Did anybody in court ever prove that Brown's depression was at a level that made him a liability in this situation? I never heard about such evidence being introduced.

I take no offense at your opinion - don't worry about that. :-)


Just so you guys know,I am a

Just so you guys know,I am a supporter of the Houston's having a fair trial.That's all.I am not a cop hater.I have two first cousins that i love dearly who were policemen for years and they are good boys.The Halcomb twins.Also Randy Scarboro has been a good friend several times thru the years.I am not a cop hater.I am a believer of there being bad in all professions and I have seen enough with my own eyes to make me believe the cops were up to something.Again,Why didn't they circle on by the Whittenmeirs where one of their Most Wanted was hiding?..Two or three miles on down the road and my questions would not have started!I would have said way to do your job LEO!

Visibly upset

Why was Brown allowed to carry a gun and ride in a patrol car when he was being treated for a mental illness?And why do you keep saying no one knows the story when two witnesses have already testified?One that they saw Mr. Brown shoot first and one saying the first shots came from the patrol car?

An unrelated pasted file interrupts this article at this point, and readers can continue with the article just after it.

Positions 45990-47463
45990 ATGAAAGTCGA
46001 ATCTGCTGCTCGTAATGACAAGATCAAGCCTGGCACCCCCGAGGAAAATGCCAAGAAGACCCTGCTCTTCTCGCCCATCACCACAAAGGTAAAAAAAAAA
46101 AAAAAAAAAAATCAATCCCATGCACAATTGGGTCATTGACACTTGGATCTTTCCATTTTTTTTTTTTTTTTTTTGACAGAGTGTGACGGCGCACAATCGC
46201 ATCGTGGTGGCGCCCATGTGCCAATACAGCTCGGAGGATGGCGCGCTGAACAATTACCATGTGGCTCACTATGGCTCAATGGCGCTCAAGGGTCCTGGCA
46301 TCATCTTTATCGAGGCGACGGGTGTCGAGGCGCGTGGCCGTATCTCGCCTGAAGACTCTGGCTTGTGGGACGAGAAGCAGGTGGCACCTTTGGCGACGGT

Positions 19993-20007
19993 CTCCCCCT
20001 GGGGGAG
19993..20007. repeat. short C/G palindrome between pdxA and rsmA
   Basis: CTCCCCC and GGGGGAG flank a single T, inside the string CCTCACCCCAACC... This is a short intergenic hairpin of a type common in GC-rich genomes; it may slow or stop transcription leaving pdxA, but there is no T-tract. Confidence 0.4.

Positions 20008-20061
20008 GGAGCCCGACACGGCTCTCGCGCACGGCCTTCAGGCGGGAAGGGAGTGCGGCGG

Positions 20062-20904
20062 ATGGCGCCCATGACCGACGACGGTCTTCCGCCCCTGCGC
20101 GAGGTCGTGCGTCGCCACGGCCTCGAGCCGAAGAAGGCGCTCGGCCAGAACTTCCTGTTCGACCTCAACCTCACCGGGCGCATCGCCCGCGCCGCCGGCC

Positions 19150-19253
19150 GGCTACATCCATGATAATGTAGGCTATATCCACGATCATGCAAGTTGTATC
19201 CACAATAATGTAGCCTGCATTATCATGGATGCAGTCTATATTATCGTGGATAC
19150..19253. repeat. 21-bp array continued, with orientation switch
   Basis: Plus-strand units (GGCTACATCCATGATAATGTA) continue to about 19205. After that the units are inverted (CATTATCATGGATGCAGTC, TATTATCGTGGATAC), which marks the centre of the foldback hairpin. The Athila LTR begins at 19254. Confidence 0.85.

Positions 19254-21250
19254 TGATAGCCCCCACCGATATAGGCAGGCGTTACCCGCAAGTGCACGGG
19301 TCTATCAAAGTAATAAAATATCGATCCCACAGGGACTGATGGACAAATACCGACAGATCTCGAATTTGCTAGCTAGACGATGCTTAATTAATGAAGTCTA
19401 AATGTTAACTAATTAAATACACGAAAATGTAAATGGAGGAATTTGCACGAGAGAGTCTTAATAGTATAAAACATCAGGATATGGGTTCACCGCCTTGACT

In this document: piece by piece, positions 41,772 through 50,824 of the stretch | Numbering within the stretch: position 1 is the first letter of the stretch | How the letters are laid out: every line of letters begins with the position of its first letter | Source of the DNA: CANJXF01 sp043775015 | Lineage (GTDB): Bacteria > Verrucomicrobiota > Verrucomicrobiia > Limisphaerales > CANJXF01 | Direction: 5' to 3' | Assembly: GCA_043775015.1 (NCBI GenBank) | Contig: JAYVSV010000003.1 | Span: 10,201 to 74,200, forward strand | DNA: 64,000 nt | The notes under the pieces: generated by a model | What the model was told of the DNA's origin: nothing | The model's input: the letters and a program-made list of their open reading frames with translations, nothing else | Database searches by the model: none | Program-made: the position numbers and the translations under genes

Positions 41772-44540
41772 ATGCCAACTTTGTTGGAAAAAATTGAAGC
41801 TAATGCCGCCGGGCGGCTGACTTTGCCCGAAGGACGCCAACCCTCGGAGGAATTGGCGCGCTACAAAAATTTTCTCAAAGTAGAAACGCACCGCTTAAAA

A mental patient carrying a pistol on a ride along in a patrol car is crazy, if not illegal. The officer would not have the ability to control any passenger carrying a fire arm, so as far as I am aware, it isn't allowed, nor should it be.

I don't think I've said that no one knows, but I have indicated repeatedly that I don't know. I'm working this out as I get information, not the other way around. I must be doing a pretty fair job of it too, as now it seems I've now gotten heat from both sides. LOL

The warrant business doesn't make any sense at all. Either there is a warrant, or there isn't. If there is, it is produced, on the spot, period. It is a public notification, as far as I know, and not subject to privacy laws or such criteria. The Deputy had to have the warrant in his possession to present to Rocky prior to arrest. If there was no warrant, then they were trespassing and were obliged to leave immediately.

I ain't shooting anyone. I'm too busy being a target here. LOL


Your obvious bias toward the actions of Bill Jones and against the Houstons is painfully evident. You seem to be willing to ascribe all the blame to Rocky and Leon and none to Bill and Mike. I just don't believe either side is blameless, and in that we disagree.